The program is laced with useful flourishes, such as locking that selection tool so it always selects both channels of a stereo audio file and slider adjustment of FX parameters. NGWave is also extremely fast (it bears repeating), offers non-destructive application of FX, and allows multiple undos. It also supports 8- to 32-bit, as well as 32- and 64-Bit IEEE floating point wave files from 4 kHz to 192 kHz. Many inexpensive editors stop at 48kHz or 96kHz.
Where NGWave starts to reflect its low price is in its smallish feature set. Though the program lets you multiple open files and allows seamless cut and paste to and from the any file types it supports (converting on the fly), that's only .wav, .aiff, and .mp3 (with an external CODEC). You'll need to convert other types such as .wma, .flac, .ogg, etc. to .wav files with another program before editing them. There's also no support for either DirectX or VST processing and FX plug-ins. These literally number in the thousands and support for them is a must for pros.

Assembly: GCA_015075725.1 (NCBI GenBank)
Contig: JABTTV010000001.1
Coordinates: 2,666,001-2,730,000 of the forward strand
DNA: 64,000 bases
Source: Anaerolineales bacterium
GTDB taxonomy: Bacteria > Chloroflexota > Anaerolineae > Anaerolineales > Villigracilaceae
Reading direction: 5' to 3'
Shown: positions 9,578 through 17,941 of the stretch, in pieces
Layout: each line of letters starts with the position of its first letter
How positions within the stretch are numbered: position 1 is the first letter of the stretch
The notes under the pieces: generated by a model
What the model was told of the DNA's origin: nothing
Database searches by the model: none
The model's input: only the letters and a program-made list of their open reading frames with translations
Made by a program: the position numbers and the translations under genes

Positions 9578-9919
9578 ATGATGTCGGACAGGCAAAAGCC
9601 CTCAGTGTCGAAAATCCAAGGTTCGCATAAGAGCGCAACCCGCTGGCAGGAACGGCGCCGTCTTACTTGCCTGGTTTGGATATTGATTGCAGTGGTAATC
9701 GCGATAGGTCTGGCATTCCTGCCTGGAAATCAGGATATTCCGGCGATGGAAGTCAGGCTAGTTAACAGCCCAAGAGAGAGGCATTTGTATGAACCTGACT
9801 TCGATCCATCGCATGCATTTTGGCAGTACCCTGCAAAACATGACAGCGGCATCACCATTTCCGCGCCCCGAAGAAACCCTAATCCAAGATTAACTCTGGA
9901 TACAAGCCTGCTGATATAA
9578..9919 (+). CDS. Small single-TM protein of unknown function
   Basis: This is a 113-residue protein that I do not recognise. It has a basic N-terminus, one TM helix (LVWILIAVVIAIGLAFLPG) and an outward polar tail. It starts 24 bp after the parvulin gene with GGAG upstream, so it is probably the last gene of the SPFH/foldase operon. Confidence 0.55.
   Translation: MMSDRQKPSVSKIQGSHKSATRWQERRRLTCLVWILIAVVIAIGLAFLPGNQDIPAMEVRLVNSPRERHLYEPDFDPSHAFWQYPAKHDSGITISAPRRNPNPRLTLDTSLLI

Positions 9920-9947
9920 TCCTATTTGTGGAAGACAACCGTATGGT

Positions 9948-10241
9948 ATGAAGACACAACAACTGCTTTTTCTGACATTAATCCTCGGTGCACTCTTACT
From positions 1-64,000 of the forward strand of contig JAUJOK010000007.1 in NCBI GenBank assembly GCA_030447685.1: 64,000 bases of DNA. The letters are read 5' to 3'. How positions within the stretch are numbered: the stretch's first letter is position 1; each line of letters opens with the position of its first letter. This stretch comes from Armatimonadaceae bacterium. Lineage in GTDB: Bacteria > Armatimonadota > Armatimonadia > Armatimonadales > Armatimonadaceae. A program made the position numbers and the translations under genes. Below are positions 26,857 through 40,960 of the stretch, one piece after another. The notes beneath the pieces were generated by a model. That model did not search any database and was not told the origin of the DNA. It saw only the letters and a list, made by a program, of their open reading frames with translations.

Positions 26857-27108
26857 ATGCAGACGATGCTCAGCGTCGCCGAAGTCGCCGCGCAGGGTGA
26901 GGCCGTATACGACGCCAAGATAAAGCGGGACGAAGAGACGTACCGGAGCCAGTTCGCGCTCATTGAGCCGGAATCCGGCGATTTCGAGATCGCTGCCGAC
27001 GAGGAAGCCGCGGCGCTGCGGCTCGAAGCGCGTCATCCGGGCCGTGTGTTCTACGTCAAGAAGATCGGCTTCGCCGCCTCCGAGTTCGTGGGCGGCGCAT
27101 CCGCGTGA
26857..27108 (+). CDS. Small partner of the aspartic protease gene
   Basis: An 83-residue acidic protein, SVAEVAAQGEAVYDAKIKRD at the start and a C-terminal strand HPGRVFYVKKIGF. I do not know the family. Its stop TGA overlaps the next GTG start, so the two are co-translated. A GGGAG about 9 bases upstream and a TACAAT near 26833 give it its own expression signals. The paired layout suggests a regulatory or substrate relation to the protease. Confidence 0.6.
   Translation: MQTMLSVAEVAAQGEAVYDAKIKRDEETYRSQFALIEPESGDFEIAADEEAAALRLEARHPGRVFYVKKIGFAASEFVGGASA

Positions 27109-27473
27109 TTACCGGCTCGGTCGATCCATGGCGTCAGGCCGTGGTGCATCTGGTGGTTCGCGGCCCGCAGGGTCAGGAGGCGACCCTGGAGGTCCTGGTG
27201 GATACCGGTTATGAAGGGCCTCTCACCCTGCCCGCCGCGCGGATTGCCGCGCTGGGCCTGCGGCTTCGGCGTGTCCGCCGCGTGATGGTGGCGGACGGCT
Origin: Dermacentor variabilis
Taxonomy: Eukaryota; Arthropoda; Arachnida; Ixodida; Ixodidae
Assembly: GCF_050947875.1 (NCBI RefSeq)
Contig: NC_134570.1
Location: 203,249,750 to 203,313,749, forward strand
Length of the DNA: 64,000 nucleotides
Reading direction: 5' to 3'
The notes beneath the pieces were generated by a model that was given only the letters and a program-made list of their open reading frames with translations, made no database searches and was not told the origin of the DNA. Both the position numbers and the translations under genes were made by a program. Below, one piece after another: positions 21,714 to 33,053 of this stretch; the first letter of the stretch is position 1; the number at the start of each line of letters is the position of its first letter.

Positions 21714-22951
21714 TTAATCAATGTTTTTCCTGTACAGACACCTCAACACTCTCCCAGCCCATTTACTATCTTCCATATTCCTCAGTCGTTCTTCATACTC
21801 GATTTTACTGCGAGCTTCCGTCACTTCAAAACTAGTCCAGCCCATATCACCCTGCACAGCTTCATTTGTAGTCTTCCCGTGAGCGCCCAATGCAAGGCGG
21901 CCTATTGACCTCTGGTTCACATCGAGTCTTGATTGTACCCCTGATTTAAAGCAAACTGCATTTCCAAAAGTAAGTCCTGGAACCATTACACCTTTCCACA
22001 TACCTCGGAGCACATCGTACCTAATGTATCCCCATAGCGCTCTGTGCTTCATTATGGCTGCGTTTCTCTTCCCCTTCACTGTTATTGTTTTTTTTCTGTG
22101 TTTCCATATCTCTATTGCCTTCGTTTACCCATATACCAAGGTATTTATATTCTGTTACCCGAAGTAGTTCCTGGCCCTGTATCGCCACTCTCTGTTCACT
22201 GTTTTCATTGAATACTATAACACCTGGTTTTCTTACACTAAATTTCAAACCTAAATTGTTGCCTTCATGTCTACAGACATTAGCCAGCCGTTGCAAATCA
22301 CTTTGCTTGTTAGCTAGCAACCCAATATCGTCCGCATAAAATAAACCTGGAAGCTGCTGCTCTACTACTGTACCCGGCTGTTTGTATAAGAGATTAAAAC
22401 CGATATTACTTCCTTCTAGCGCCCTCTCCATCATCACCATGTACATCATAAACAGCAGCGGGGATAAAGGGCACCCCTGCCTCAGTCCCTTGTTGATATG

Nits aside, I found that NGWave's built-in effects and processing worked quite well, the list of which includes: noise reduction, delay, reverb, flange, FFT filter, compression, limiting, distortion and the usual dynamic processing. Curiously missing was chorusing, though the flanger can be adjusted to mimic this effect. I also missed Audacity's simple 78/45/33 vinyl conversion though there are both time and pitch correction on board.
NGWave may not have all the FX and format support of a top-shelf wave editor, but it's far less expensive and it handles the basics quickly and efficiently. If you're frustrated with Audacity's confusing interface and don't have anything else available to you, it's well worth the $30. It's also worth keeping an eye on as the company adds new features. The demo won't save files, but is otherwise completely functional.
--Jon L. Jacobi